Discovering new purpose in loss
Cancer Adventures has expanded beyond cancer—new name: Renew | Repurpose—with a mission of helping people discover fresh purpose in seasons of loss.
The concept of repurposing catches my imagination. It’s the idea of adapting something for a purpose other than its original intent — a purpose that can be just as valuable, and effective, and gorgeous.
Like this barn. Once a habitat for animals and hay, and maybe even varmints. And now a beautiful house.
Not my house
My dream home would be a salvaged, renovated barn transformed into beautiful living spaces.
Also not my house
If you’re thinking, Why not just build a house to look like a barn?, you’ve missed the point. Smile. I don’t want a house that looks like a barn; I want a barn transformed into a warm, welcoming, open-beamed home because of the powerful word picture that paints.
And I’d like to invite people into my home who have suffered loss — for the visual reminder that God delights in taking the shatters of our dreams and re-designing them into a new and gorgeous purpose.
Not my loft bedroom
Not my grandkids’ quarters … but you get the idea
I’d like to host day-long retreats for the bereaved, and maybe even cancer caregivers, with emphasis on these aims:
Eat better. A nutritionist could speak to good nutrition and lead a cooking demo, especially since most of us empty-nest widows quit cooking after our husbands are gone.
Get moving. I’d love to lead a gentle hike to encourage my guests toward increased physical activity. Because just think of all those endorphins being produced.
Practice self-care. This wasn’t high on my list of priorities during my cancer caregiving years. But it should have been. Because if we’re taking care of ourselves physically, mentally/ emotionally, and spiritually, then we are better able to care for our loved ones.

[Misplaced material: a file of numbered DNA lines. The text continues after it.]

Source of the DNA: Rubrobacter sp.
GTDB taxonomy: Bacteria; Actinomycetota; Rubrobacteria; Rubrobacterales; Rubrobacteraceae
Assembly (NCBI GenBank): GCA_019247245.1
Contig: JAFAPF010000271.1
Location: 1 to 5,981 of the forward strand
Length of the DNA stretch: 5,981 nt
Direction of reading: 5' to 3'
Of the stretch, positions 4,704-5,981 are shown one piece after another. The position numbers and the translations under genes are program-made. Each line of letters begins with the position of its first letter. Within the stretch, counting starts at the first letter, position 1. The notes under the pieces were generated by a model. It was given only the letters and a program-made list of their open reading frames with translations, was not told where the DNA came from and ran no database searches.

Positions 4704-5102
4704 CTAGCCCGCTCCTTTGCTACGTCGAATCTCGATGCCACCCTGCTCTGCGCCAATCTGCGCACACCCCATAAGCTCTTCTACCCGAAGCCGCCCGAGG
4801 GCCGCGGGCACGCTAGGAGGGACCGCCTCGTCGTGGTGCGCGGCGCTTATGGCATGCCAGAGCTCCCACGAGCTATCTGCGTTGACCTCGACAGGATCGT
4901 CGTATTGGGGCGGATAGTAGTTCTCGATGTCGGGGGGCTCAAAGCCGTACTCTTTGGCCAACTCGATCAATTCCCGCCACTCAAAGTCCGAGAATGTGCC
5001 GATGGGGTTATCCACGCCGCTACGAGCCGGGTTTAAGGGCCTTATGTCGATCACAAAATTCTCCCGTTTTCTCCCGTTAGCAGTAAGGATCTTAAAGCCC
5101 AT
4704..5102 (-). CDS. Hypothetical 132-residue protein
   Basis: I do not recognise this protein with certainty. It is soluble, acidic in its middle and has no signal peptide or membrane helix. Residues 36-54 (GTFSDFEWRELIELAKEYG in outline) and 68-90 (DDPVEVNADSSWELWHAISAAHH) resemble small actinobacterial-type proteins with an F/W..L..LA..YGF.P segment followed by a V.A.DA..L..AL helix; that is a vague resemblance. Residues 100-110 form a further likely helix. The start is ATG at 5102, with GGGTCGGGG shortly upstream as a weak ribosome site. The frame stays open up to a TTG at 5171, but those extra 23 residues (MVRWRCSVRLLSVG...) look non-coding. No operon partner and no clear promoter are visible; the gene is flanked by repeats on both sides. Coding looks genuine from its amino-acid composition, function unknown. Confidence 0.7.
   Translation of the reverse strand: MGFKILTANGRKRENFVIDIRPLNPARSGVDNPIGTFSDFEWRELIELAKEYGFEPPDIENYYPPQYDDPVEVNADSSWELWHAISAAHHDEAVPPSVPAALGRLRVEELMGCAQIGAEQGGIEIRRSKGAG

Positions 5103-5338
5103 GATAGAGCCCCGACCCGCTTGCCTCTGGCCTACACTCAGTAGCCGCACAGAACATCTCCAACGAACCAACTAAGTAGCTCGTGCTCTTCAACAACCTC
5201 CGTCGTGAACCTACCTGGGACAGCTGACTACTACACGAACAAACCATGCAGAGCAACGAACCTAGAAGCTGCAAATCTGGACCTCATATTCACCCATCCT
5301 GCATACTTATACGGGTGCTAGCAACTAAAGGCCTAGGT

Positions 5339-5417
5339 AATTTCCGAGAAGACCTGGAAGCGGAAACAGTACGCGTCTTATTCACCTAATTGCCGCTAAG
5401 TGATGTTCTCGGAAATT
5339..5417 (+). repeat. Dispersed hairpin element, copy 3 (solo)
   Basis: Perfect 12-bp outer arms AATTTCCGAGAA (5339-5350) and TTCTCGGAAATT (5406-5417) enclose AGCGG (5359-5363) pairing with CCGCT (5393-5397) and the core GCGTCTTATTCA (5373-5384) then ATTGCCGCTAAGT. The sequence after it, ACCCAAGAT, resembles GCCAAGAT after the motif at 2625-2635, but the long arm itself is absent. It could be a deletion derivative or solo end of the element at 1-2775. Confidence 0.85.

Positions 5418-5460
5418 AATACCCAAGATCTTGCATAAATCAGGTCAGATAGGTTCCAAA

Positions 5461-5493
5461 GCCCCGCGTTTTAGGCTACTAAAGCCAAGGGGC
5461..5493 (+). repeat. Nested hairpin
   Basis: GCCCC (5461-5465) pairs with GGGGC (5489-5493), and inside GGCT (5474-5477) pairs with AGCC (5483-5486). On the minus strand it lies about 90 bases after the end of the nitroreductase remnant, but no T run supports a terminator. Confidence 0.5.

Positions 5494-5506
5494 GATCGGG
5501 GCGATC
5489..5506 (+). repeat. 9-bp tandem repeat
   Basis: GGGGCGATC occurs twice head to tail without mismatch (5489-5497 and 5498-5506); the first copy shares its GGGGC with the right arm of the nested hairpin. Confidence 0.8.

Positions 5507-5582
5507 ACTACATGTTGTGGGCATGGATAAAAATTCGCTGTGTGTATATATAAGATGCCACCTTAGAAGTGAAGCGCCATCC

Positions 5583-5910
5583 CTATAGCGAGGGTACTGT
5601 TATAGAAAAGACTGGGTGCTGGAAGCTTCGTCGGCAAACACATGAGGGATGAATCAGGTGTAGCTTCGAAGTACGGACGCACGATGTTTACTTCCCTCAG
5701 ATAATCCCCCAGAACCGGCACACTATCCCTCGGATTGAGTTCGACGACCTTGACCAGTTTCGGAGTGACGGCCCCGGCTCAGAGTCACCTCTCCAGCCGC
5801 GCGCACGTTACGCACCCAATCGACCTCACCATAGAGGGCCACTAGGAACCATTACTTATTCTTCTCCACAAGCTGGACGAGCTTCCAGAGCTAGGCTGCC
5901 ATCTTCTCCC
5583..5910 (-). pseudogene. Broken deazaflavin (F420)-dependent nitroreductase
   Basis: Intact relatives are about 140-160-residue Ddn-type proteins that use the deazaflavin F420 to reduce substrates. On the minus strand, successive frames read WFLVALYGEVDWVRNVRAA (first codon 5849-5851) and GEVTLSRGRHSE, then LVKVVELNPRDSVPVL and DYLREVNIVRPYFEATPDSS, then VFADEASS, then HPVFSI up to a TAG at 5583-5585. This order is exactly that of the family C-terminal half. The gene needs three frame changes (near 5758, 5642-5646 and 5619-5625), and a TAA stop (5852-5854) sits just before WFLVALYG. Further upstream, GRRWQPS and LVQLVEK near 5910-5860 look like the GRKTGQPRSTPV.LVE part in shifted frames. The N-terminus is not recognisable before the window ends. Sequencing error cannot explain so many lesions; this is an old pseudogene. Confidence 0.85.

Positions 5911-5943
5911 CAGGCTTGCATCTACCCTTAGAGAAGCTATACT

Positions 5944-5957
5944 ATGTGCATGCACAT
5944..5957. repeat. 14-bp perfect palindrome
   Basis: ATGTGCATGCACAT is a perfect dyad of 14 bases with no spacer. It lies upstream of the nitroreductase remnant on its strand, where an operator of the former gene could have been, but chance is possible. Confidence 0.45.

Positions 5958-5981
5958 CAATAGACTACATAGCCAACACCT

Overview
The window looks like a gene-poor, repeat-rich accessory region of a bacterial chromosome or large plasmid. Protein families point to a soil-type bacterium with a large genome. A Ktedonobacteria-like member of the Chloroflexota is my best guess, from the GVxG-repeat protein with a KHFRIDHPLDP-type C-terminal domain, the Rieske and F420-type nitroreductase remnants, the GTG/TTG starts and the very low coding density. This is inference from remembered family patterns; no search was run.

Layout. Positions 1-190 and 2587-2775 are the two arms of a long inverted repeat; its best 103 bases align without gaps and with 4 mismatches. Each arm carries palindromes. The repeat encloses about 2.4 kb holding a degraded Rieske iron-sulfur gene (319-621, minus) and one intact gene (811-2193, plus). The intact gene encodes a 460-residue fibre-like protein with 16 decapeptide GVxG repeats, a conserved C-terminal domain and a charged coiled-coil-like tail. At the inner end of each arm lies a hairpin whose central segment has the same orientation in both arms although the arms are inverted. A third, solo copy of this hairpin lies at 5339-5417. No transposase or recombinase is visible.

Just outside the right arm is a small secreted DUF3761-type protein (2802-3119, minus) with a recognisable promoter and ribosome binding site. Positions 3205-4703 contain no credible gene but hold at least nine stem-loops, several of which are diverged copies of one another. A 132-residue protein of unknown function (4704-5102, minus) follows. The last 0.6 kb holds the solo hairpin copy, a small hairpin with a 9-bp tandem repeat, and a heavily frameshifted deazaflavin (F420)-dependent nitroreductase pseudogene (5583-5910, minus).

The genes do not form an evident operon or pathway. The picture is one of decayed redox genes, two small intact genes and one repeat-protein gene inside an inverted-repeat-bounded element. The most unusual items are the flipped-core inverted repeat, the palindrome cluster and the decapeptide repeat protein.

Get creative. What would it look like to offer an art session — perhaps a mosaic-making class that illustrates the picking up of shattered pieces and creating something new and beautifully useful?
Incorporate gratitude. I’d love to provide journals for each guest, accompany them out into nature, and encourage them to take note of all there is to be grateful for: family and friends who think the world of them; lungs that work, this breath in, this breath out; sound of creek burbling over large rocks; taste of cinnamon tea. And what if I encouraged them to eventually fill their journals with one thousand things they’re grateful for?
Consider giving back. What if I asked each guest these questions: What is it you’ve always wanted to do that would bring more hope and purpose into your life? Listen to second graders read? Rock newborn babies in the hospital? Teach water color classes? Learn to speak Italian? Help dig wells in Africa? Design a better mousetrap? Host an international exchange student? Rescue an orphan, a foster child, a pet? What are the first steps to get you there? Write them down. Dream on paper.
* * *
When my husband, Gary, died of cancer, I pared down to fit almost everything I own into my friends’ 10-ft cargo trailer. I sold or gave away most of the furniture, but kept the few repurposed pieces: a tall bookshelf Gary and I built from an old glass-fronted door still sporting its doorknob; a wooden trunk fashioned out of carved head- and footboards from my childhood bed; a hall mirror created from an old window, turned on its side with hooks added for scarves and hats.
Invaluable, whimsical pieces.
Because Hubby made them.
And because they were salvaged items put back to work. A different use, yes, than their original function, but still with gorgeous, creative purpose.
With the change to Renew | Repurpose, I’ll also be offering personal coaching: Coming alongside as a point of accountability, encouraging clients to take the action steps they’ve always wanted to take for living forward after loss.
What I’m not: A counselor.
What I am: A coach; a coach who has walked through loss heaped upon sorrow; a coach with tips to share that have renewed my joy, and set me in a re-purposeful direction.
What if we could find new meaning after unspeakable loss or unwelcome change? As in, loss of health, divorce, loss of a job or a way of life, or death of a most precious, irreplaceable person?
Just as outdated, run-down, drafty, dysfunctional, rusted, leaky things can be renovated into new and creative uses, we can re-shape our dreams and goals, and our lives can brim with fresh courage and hope and meaning.
P.S. If you’d like more information about coaching, please don’t hesitate to contact me: marlys@RenewRepurpose.com, with “coaching” in the subject line.
And if you know of someone who has experienced loss and needs a nudge toward finding new purpose, please share, tweet or pin this post!